“Your Light Still Shines” honors those lost to addiction, shares ways to help others

Published 12:10 am Saturday, September 2, 2023

SALISBURY — Substance abuse doesn’t just harm the people who are addicted, but their families and loved ones also experience tragedy in a multitude of ways. Aug. 31 was International Overdose Awareness Day, established in part because getting treatment for substance abuse is unfortunately easier said than done in many instances and people lose their lives because they don’t receive the help they require.

On Thursday at the Salisbury Civic Center, the Rowan County Health Department and the city of Salisbury hosted “Your Light Still Shines,” an event to showcase International Overdose Awareness Day and spread the word about local services and agencies in the area that can help those who are struggling with addiction.

“The vendors that we have, they either serve the population through treatment or through resources with medication or other things that support their health and well-being,” Substance Use and Mental Health Program Manager at Rowan County Public Health Department Hayley Edwards said.

Organizing gatherings like these go a long way to those who are in need. No matter how far a person’s addictions have taken them, they can still be saved as long as they want to be and they know what can be done for them. Project LIGHT, Daymark Recovery Services, Capstone Recovery Center, and N.C. MedAssist had booths and information available for anyone looking to find out more about what they offer and what can be done to combat the rise in overdose deaths. Having these groups collaborate gets as many people as possible working towards the same goal to prevent addiction.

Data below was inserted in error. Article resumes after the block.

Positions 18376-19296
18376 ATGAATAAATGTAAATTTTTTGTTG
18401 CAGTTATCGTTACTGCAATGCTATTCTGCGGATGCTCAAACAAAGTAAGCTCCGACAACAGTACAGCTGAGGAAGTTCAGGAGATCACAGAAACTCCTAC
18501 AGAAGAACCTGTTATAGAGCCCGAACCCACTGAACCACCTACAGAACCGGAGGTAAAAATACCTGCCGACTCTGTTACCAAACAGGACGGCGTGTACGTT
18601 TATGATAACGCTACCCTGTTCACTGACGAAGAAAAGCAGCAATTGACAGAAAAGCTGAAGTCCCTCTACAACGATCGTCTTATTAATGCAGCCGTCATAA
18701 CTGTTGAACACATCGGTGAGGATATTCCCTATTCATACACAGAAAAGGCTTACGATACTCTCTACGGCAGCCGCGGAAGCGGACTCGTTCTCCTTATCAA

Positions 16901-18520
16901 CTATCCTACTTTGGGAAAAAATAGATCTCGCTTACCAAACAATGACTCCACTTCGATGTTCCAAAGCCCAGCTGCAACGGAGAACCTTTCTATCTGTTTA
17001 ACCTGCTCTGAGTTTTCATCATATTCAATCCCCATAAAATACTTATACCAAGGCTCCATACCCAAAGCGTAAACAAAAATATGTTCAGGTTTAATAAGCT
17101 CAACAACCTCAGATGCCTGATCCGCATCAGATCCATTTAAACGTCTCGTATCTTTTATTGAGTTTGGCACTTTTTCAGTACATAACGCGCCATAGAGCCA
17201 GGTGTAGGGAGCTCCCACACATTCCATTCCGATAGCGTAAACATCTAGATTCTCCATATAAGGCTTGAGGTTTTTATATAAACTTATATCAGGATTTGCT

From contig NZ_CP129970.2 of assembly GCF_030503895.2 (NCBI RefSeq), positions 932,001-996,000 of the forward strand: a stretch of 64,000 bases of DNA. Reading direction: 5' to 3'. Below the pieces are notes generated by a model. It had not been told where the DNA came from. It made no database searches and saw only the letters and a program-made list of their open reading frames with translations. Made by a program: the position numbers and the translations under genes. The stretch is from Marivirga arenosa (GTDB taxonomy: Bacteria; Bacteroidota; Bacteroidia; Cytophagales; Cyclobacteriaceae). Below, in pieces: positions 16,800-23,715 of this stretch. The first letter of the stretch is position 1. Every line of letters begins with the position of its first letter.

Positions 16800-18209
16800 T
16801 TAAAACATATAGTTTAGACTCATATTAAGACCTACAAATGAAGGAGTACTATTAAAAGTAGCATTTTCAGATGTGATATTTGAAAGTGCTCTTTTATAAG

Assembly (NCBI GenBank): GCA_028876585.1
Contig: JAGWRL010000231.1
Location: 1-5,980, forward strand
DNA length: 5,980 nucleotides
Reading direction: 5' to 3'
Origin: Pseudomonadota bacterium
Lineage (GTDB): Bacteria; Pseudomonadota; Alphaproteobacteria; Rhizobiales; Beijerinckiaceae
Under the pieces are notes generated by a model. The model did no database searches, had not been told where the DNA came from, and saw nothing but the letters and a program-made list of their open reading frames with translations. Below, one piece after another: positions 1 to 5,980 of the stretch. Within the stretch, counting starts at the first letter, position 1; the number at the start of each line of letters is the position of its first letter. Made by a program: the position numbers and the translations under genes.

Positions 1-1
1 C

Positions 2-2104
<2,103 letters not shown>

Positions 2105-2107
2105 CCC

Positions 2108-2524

“We do serve the same community,” Edwards said. “We ask everyone to open their minds and their hearts to individuals who are struggling with substance use, have compassion, and open up a conversation with individuals because if we can help reduce that stigma that might just help individuals be willing to get into treatment or get help.”

A large part of the event was spent watching a recorded video of Dr. Stephen Loyd, a medical doctor who had his own problems with drug use, but has since devoted his life to getting people the correct treatment they need in order to not only survive, but thrive when they reach sobriety.

One Love Community Resources is a “non-profit mental health and substance abuse clinic” whose mission it is to help people as young as three years old and up going through their own defined struggles. They have programs specifically for veterans and kids who seek personalized treatment. They also stand out by accepting people who don’t have insurance.

“We’re small staff, but we have therapists and qualified professionals that handle some of the programs,” Director of Resource Development and Marketing Jackie Harris said. “It’s not very hard to get people to come into out office because there’s so many referrals…We don’t turn anyone away.”

Towards the end of the night, everyone in attendance walked outside the center for a candlelight vigil to remember those who have passed away because of addiction. Terri Dockins lost her son six years ago to an overdose and has been on a crusade to help others who have gone through what she has. She has since formed a group called Grief Recovery After a Substance Passing or GRASP.

“It’s for the families who’ve lost people, children, relatives, anybody to substance abuse,” Dockins said. “It’s a different kind of death. It’s not cancer or a car wreck. We can just talk about things only we are going to understand.”

Dockins wanted to come to “Your Light Still Shines” to gain inspiration for ways to improve her own organization. Seeing the inclusiveness there with her own eyes made her feel better about aiding people like her.

“I’m really happy to see all of this. It really makes me feel good that they’re working together. It seems to be a lot of support here today, ” Dockins said.